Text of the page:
Children, Inc. – Director, Innovation Lab
Sarah Zawaly is an experienced and dedicated director at the Innovation Lab of Children, Inc. Children, Inc. is a nonprofit provider in childcare, family support, and school age services in Greater Cincinnati. The United Way Agency Partner has a mission to provide innovative programs to grow knowledge, skills, and strengths allowing families, children, and communities to flourish.
Through her own education and experience, Sarah has a comprehensive understanding of the impact reading has on a child. Her motivation to provide assistance to these emerging readers is inspiring as she works to influence the community.
Sarah’s relentless efforts and enthusiasm was noticeable as she shared her strategies with us. Keep reading to hear those strategies and how her journey has allowed her to positively affect so many young readers.
When did you decide to become involved in education?
I became a 4th grade teacher right out of college. I taught children who had experienced trauma and struggled maintaining in a typical classroom. None of my students were reading on grade level when they came to my classroom. I was amazed by their determination and resilience. With a consistent classroom routine and dedicated reading support the majority of my students were reading at grade level by the end of the year. As a student would gain their reading skills I would see their confidence soar; becoming a reader changed everything.
Why did you choose this field?
It was because of this experience I became interested in the first few years of life and the impact those years have on all future learning, relationships and emotional wellness. I decided to come back to Cincinnati where I received my Masters in Social Work and focused on supporting parents and their children ages 0-6. I practiced therapy and spent a lot of time in early childhood classrooms. It was here where I learned about the impact reading to a child can have on attachment and social-emotional wellness.
How do you motivate your students to become active learners?
Now that I am at Children, Inc. in the Innovation Lab I get to focus a lot of my time on strategies to support our youngest readers. One well researched strategy that I ALWAYS share with parents is letting your child become the storyteller! Use books to promote conversations, ask questions about the pictures and give time for your child to respond. Talking to your child is one of the best ways for he or she to build their vocabulary. Use the time in the car, at the grocery store, or while changing a diaper to give them a “play by play” of what is happening around them. The more words your child hears in the first few years of life the better prepared he will be for reading.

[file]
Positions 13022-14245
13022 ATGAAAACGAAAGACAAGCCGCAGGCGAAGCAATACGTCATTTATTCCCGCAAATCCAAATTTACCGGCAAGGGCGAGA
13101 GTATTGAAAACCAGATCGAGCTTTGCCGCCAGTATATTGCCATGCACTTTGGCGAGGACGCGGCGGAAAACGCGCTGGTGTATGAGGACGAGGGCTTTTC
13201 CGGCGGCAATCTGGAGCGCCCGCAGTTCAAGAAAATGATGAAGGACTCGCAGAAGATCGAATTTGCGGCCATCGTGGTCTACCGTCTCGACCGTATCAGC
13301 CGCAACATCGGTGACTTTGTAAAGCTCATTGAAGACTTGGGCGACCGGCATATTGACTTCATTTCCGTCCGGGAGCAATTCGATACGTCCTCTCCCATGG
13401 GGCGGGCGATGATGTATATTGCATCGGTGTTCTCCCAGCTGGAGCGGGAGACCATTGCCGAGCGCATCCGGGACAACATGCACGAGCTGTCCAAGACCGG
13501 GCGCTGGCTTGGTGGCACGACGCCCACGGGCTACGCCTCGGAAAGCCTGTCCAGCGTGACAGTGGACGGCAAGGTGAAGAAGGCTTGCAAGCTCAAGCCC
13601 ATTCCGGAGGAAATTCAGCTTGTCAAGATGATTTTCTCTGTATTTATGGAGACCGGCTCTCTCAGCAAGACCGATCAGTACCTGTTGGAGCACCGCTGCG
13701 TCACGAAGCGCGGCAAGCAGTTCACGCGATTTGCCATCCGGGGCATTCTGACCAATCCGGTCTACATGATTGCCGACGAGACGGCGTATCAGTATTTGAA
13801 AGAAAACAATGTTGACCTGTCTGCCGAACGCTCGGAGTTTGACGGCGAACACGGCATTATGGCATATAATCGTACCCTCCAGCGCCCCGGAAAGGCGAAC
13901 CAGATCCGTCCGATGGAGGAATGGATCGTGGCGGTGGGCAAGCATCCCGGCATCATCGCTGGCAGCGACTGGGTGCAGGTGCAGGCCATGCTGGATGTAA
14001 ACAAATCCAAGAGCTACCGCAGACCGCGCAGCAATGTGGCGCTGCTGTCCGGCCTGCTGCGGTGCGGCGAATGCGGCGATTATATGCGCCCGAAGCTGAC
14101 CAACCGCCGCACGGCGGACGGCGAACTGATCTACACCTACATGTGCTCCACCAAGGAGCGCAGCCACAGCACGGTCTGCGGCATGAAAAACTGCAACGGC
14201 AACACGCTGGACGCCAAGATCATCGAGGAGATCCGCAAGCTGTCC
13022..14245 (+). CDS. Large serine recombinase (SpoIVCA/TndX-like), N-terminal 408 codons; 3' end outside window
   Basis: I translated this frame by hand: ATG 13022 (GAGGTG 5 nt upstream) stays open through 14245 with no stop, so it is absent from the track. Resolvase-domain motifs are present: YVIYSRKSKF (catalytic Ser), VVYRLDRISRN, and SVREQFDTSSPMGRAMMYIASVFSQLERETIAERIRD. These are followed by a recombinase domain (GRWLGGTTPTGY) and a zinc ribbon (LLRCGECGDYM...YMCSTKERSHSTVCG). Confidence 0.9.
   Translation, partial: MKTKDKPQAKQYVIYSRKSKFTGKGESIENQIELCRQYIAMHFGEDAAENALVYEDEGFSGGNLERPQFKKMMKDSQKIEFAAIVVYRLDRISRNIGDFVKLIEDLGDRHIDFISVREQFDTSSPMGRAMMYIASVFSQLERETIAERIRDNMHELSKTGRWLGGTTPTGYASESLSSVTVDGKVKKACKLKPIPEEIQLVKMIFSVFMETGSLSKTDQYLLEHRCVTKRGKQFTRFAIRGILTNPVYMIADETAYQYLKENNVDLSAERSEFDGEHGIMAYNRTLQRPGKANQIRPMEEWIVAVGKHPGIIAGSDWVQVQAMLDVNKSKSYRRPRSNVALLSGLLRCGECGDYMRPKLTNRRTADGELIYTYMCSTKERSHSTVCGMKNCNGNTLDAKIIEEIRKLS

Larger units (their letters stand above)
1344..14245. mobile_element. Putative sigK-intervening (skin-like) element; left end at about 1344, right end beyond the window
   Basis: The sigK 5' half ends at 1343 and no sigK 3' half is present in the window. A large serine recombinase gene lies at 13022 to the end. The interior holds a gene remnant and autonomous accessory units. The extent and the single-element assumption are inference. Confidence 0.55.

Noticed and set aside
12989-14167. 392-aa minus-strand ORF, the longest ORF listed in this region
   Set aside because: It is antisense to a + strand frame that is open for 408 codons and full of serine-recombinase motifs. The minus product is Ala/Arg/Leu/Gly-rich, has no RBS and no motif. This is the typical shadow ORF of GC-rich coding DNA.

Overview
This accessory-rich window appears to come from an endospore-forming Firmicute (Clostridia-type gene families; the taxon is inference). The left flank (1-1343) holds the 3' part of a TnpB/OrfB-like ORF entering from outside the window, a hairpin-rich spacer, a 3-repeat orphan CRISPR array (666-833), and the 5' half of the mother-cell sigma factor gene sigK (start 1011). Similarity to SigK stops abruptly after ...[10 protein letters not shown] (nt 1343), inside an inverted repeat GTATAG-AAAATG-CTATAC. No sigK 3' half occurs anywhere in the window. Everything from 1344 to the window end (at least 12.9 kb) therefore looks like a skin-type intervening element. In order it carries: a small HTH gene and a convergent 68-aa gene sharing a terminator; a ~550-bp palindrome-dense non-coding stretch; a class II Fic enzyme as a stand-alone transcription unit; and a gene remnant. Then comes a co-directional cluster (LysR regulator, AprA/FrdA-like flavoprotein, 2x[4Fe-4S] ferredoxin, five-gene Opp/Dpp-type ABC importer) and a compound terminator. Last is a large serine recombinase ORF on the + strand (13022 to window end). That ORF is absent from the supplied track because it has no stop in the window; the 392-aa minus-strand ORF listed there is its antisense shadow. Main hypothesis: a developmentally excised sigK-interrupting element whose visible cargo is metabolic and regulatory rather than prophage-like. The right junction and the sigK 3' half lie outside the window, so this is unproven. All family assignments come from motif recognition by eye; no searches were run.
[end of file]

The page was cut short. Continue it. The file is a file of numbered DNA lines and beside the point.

How do you approach teaching and technology together?
The best way to motivate our youngest learners is to make reading exciting! Find colorful, engaging books, use voices for characters, and ask questions about the story. Your excitement will motivate your child to want to read more! As children get older they will be interested in technology and it too can be a tool to reinforce the reading you do together. Just remember nothing can replace the interactions you have with your child when it comes to emerging literacy skills.
What are your strategies to improve the literacy skills of your students?
- Make reading part of your daily routine.
- Create a reading and writing nook in your home.
- Have crayons available for your toddler and pencils and markers as he or she gets older.
- Have a variety of books out for your child to explore
- Talk, Talk, Talk!! Provide a language rich environment.
- Encourage your child to be the storyteller!
- Download Rx for Success to get tips and reminders on ways to promote emerging literacy skills.
Know any other Literacy Leaders in your life?
Please let us know – We would love to learn more and share their hard work. Click here to nominate a friend, an educator, or even yourself!